UK To Ban “Preachers Of Hate”

Those Brits are full of good ideas! The United Kingdom’s Home Office today announced that “hate preachers” could be banned from entering their land.

Foreign-born “preachers of hate” and other violent extremists will have to prove they have publicly renounced their views or be refused entry to Britain under tough new rules unveiled today.

The measures, set out in a written ministerial statement by Jacqui Smith, the home secretary, will make it easier to exclude those who want to come to the UK to stir up religious or racial hatred.

Obviously “hate” can include homophobia, so Andy over at UK Gay News did a little digging and found that anti-gay preachers, like Fred Phelps, also face British banishment.

Writes Andy:

Those who advocate hatred towards gay men and women WILL face the possibility of being barred from entry into the UK – and would have to prove that they have “renounced their previous extremist views or actions the burden of proof is on them to demonstrate that this is so and that this has been publicly communicated” before removal from the “banned list”.

The Home Office also told me that they are expecting many names to be added to the banned list which currently stands at 230 people most of whom are on the list for security reasons. But 79 are there for “unacceptable behavior” … Fred Phelps is thought to already be one of the 79.

Now, if only we Yanks would follow suit!

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  • REBELComx

    Now if only they (and we) could band domestic ones…

  • Matt

    LOL I fucking love the shot of underappreciated UK superhero Union Jack.

  • psy

    Censoring them only gives them more support. The best response to hate speech is more speech.

  • retrofit71

    Who decide’s what is hateful and what is not? Seems like a scary idea, as much as Fred Phelps and Elizabeth Hasselback are douchbags, free speech is one of the things that makes America great.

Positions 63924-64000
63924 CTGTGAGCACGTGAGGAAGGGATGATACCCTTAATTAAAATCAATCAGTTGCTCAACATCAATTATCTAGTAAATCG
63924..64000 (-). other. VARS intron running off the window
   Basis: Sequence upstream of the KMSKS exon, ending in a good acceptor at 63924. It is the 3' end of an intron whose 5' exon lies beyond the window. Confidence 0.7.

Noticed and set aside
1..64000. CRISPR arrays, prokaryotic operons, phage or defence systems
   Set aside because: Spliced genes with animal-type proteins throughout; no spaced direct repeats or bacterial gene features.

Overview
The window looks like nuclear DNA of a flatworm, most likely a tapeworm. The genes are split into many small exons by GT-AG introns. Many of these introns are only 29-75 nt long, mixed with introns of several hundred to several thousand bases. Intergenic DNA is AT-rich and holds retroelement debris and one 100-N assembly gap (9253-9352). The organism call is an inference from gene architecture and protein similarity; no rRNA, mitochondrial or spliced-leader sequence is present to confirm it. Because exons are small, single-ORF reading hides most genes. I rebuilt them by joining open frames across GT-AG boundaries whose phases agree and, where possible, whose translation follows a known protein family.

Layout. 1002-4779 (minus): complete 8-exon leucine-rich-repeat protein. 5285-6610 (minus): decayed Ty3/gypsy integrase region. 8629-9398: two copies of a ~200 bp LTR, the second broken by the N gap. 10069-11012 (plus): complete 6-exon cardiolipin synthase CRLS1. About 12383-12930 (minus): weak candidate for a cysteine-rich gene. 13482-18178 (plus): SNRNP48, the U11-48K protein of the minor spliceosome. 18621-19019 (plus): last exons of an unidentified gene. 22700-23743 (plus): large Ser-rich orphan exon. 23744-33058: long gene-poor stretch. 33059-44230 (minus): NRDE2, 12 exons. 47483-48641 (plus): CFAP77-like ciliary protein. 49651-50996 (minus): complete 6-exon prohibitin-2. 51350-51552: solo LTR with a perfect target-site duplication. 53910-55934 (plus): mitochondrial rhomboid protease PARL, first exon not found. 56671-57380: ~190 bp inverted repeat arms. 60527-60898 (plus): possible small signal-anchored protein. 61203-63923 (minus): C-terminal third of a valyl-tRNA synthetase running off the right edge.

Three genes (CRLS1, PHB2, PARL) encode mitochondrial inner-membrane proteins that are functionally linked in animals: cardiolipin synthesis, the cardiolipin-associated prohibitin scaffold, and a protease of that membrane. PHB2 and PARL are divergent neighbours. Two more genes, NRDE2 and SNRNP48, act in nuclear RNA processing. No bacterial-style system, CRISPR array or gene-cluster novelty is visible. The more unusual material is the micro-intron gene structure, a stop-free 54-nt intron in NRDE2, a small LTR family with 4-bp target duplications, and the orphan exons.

• Jaroslaw

    PSY – I have mixed feelings on this one – yeah, I don’t like the idea of censoring people either, but media deciders need to use some common sense too when they put stuff in front of the public. And if they do put people like Phelps, they need to put the other side and not be weak kneed in their counter questions….often they treat these disgusting snotwads with TOO much respect.

  • seitan-on-a-stick

    Poor ole Churchill-y can’t go back to Mummy in England! Does this include the entire Republican Party?

  • Matt

    I don’t like this. Who gets to decide what is hate speech? If a religious group gained power they could ban people who spoke ill of them. I guess you are banned from Britain Seitan-on-a-stick since you spew hate about anyone not as liberal as you.


    HAHA, I don’t have no “Mummy” in the UK but I would surely love to have a Daddy over there :-)

    As for more strict rules for hate preachers, it’s no secret that I’m a huge proponent of free speech but I do realize that things have gotten so bad in the UK for us that I won’t take issue with whatever they decide to address it there.
    Also if something good is to come from such drastic actions by the Brits is gonna be that they are going to have to ban all the imams thus reducing their Muslim population and the vast majority of Afro-Caribbean preachers coupled with a healthy those of African ones, thus targeting a huge component of an anti-Gay population that they have allowed to settle in their nation.

    So Cheers UK, it’s about time!

  • Darth Paul

    Stupid f&cking idea. The Brits can’t get enough of their nanny state.

    PSY and Retrofit71 are on the right track, except that I’ll retort that this is UK, not the US. They don’t have free anything there, much less speech.

  • Andy

    It has been long overdo for them to get those raging Muslim fundamentalist extremists under control over there. Especially the imams.

    They have given them such free reign and been so lax with them for so long though, I think it might be too little too late.

    I can understand respecting different cultures and not wanting to appear racist. But when your own freedom of speech and safety is threatened, you have trouble on your hands.

  • Jaroslaw

    Here’s another thought – free speech is great, but if someone gets hurt, the free speecher is supposed to be responsible for their words.

    In other words, “homosexuality is against my religion” is fine; “The Bible says queers are supposed to be stoned to death” is not.

  • Jaroslaw

    Here’s another thought – free speech is great, but if someone gets hurt, the free speecher is supposed to be responsible for their words.

    In other words, “homosexuality is against my religion” is fine; “The Bible says queers are supposed to be stoned to death” may not be.

  • Bill Perdue

    The hate speech laws in the UK, however limited, are still a big advance over the total lack of federal hate speech and hate crimes legislation in the US. We lack them because the Democrats ditched the Matthew Shepard hate crimes bill and they don’t want hate speech laws because then Obama would have to shut his mouth about “god’s in the mix.”